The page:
Bianca’s Startup Do’s and Don’ts | Allan Gray Orbis Foundation
Bianca’s Startup Do’s and Don’ts

Bianca’s Startup Do’s and Don’ts

C0002148Grow Up co-founder Bianca Vernes had a May 2015 launch date but a prototype that was far from ideal. This predicament led her to wish for things that she’d only know later: the dos and don’ts of startups. Though hers has been a steep learning curve, it’s been an invaluable one and one she’s eager to pay forward.

The Grow-Up prototype was revealed a mere two months before they would launch. What was meant to be compact, efficient and aesthetically pleasing was everything but. What Bianca saw instead was a clunky, heavy, inefficient and … ah-hem … not-so-appealing version of Grow Up’s vision. Something had gone terribly wrong!

With the launch date an unreachable target now, it was time to take stock and ask some difficult questions: Was everyone doing what they were supposed to or even skilled to do? Was the original vision still being served?

Time to get serious

Fortunately Bianca didn’t have to go it alone. She was about to go on a week of business training that formed part of Youth Lab ZA’s ICre8SA programme. In 2014 both her and co-founder Lilian Maboya were selected as two budding innovators who would be exposed to business mentors and various industry experts during a year-long programme.

Bianca was assigned a mentor, Joshua Ngoma, of Earn International who is a seasoned entrepreneur with a background in engineering. Not surprisingly he put a lot of emphasis on building a business’s foundation, at which point Bianca realised that if she wanted people to take her business seriously, she had to do so first. This would mean tearing up the rickety foundations they had laid before and starting over.

She looked intently at every aspect of the business – Grow Up’s vision, goals and timelines, its financial and legal compliance as well as the assignment of roles and division of tasks. Some major changes ensued, affecting the day-to-day running of the business, the contracting of contributors and its access to funding.

After some honest conversations Lilian decided to take a step back to focus more on her Honours studies. This left the day-to-day running of Grow Up to Bianca and her budding team, which currently includes Cape Town designer Philippus Johan Schutte and web developer Raphael Segerman. She relished the challenge that lay before her and made some notes as she went along.

The DON’Ts

  • DON’T assign or pick up roles where the expertise to fulfil them is lacking. Bianca explains, “It’s so easy to take people up on their offer because you’re so grateful for them wanting to support you.” However, you might find yourself settling for a service or product that doesn’t best serve your business. Or you might be wasting time figuring things out by yourself when you should be hiring an expert to do it for you.
  • DON’T rush. She warns not to “sacrifice your business, your vision, yourself and your happiness at the altar of an arbitrary date.” What is important is not when you launch but how you launch and what you launch.
  • DON’T leave boxes unticked. Not even for friends. Get things on paper and secure those legal and financial ticks. If you don’t, you’ll leave your business vulnerable.
  • DON’T assume that the team you started out with is the team you’ll finish with. Don’t subscribe to blind loyalty if it does not serve the business.

The DOs

  • Become legally compliant. Get your employment contracts sorted and file for patents. Bianca suggests getting a legal team behind you, particularly Novate. They specialise in small businesses and offer their services on a month-to-month basis.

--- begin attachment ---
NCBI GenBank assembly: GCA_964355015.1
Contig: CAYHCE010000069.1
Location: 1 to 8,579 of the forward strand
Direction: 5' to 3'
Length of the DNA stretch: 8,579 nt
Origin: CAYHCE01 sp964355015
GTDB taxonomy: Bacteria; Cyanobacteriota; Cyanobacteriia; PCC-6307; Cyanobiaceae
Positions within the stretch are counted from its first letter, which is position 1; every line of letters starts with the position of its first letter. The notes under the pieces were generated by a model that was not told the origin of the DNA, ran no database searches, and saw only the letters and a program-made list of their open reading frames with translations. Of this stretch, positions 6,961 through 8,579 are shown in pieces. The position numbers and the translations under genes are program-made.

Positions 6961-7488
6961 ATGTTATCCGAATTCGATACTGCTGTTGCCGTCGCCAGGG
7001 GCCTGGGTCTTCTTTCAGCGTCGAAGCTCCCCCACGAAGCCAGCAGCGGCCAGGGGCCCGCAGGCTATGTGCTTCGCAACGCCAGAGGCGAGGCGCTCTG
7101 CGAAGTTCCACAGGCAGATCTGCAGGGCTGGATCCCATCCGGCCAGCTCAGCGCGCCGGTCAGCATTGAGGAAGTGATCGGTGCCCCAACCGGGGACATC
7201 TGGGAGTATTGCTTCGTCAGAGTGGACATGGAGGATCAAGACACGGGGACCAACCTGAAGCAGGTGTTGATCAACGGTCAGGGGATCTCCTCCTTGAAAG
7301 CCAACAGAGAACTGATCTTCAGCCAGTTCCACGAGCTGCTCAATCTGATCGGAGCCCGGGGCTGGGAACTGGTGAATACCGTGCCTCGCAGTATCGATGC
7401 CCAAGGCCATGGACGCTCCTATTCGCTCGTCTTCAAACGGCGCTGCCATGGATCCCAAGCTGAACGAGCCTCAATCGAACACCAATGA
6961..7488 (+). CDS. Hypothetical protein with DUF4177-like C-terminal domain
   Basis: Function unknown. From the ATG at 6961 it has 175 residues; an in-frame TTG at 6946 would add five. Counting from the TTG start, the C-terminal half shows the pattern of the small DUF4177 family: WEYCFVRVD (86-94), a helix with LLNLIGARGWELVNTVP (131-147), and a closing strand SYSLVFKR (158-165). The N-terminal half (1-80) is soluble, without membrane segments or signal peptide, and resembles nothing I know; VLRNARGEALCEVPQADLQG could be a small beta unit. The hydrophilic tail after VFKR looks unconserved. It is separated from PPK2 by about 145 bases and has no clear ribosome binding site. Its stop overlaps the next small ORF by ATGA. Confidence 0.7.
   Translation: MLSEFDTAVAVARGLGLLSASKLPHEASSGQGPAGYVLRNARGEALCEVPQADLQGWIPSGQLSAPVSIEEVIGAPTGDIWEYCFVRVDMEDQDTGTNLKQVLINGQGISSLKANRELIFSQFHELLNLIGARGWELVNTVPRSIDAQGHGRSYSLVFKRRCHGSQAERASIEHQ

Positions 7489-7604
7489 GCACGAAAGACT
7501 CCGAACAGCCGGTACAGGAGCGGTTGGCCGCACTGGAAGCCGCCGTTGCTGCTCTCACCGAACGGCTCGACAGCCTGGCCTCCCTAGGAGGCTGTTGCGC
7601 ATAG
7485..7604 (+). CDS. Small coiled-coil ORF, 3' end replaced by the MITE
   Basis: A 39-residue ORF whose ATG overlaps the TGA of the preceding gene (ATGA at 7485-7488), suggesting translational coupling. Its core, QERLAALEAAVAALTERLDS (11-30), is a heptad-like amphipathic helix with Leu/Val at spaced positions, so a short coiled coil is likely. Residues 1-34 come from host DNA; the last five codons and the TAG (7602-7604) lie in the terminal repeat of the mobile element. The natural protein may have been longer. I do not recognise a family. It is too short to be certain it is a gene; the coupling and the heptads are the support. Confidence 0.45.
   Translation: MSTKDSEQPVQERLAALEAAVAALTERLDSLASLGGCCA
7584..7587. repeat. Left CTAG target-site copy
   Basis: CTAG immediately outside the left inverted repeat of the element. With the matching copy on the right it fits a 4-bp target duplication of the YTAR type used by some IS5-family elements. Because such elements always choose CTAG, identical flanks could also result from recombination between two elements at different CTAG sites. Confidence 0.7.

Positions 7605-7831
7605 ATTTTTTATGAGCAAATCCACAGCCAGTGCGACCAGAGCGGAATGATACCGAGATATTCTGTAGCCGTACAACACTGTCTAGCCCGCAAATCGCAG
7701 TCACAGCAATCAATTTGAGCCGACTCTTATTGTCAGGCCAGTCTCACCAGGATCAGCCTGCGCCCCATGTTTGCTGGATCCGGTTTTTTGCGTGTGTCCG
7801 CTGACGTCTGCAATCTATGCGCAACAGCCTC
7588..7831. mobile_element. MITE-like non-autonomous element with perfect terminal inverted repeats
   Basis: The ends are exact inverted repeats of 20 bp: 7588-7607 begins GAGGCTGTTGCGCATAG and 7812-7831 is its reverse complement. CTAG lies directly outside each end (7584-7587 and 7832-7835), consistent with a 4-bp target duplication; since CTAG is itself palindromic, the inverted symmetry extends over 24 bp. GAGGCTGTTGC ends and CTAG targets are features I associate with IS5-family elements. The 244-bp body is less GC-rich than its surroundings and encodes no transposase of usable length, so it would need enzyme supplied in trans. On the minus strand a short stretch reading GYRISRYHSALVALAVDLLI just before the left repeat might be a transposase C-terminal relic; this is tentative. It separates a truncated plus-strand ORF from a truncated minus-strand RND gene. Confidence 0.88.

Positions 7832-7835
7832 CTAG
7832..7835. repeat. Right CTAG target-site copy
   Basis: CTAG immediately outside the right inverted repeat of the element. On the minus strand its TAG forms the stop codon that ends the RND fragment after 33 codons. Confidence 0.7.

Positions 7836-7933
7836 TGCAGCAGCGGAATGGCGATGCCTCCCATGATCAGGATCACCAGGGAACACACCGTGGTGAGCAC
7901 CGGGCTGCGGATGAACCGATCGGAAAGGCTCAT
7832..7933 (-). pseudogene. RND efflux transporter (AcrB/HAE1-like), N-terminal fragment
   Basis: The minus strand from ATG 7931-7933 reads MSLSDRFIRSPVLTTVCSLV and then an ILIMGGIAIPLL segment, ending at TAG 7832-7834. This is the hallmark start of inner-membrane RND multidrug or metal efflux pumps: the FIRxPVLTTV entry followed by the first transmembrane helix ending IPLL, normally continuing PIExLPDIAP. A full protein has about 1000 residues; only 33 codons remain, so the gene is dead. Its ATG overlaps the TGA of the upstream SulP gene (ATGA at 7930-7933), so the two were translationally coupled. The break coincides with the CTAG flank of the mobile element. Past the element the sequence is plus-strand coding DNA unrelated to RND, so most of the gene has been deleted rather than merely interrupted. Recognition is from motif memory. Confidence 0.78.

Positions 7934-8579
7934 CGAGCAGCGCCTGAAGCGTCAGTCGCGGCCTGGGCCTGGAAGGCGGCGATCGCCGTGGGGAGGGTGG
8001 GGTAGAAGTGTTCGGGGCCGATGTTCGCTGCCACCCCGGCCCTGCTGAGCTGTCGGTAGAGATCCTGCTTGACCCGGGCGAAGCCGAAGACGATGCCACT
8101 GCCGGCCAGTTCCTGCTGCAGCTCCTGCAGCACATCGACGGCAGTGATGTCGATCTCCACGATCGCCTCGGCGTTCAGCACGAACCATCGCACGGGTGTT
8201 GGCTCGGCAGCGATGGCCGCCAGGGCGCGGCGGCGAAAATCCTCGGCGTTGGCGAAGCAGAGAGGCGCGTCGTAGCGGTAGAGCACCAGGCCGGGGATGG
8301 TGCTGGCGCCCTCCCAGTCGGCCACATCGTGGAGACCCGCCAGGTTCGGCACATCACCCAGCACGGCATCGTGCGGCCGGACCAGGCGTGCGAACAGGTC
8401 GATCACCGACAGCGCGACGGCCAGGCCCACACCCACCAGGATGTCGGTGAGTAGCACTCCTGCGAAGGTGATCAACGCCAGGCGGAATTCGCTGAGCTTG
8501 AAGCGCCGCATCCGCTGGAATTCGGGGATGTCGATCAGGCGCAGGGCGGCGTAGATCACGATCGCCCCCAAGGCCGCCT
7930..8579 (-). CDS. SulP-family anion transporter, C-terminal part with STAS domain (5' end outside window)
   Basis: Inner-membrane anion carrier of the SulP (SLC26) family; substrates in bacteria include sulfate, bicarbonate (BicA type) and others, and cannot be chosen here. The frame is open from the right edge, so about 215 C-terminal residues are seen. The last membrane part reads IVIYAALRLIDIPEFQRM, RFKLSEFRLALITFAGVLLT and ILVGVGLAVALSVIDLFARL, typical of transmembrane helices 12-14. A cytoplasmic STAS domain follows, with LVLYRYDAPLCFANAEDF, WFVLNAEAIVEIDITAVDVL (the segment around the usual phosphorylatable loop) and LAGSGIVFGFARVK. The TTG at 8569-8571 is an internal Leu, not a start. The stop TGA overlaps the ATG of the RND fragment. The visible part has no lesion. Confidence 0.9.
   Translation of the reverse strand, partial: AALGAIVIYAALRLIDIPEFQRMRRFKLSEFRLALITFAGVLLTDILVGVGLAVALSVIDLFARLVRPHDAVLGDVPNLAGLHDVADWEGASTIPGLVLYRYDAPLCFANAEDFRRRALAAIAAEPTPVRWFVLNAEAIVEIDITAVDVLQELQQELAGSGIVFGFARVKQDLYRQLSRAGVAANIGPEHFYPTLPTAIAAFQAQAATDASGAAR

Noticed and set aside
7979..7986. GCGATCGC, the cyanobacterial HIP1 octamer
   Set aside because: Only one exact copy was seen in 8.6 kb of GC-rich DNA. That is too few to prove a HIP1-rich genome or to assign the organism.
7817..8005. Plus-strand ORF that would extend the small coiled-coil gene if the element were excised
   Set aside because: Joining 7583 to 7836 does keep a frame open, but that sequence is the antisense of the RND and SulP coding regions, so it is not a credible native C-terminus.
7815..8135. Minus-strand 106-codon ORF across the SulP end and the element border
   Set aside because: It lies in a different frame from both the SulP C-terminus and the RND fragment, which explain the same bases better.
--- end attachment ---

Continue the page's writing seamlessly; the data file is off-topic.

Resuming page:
• Become financially compliant. Get a separate banking account for your business and set up a detailed budget. Bianca has learned that “not everyone you go to for funding will be able to foot your entire bill, but they’re likely to fund a portion.”
  • Always act with integrity and respect towards your team. Be sure to acknowledge and honour the roles people have played or are still playing.
  • Believe in yourself and your idea. Ask yourself: “Would I invest in this?” If the answer is yes, then put your money on the line. She explains that she recently risked paying for a trip to Johannesburg to pitch Grow Up to the Climate Innovation Centre, which is part of the Innovation Hub based in Gauteng. The risk paid off! Grow Up was awarded a three-month incubation programme.

Better than ever

Bianca also believed in herself and Grow Up to the point that she approached the Department of Agriculture, Forestry and Fisheries for support. And this request too was met with enthusiasm. Two more major changes to Grow Up has been the addition of product designer Max Basler of Lumkani fame and horticulturist Joshua Bones who specialises in water systems and irrigation. With their help Grow Up plans to intimate its pilot programme between June and July, during which the focus will be on refining the design; developing the marketing and branding content, and constructing the website and instruction manual. And if all goes well, Grow Up is aiming to launch its product come December this year.

The challenges and obstacles along the way has not only made Grow Up stronger as a business, it has also taught Bianca a thing or two about cutting yourself some slack and getting back up again.

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1 Comment

  • Emer M. Butler 28/07/2015 at 7:38 pm

    Thank you so much for sharing your experience with us future entrepreneurs.
    I agree wholeheartedly with the DON’T rush point. Fast, quick growth is not always sustainable but more importantly, fast growth requires a strong foundation to handle the outcomes of such quick expansion.

    If you focus on expanding but have a weak foundation, you won;t be able to handle it well and your business is more likely to crash.

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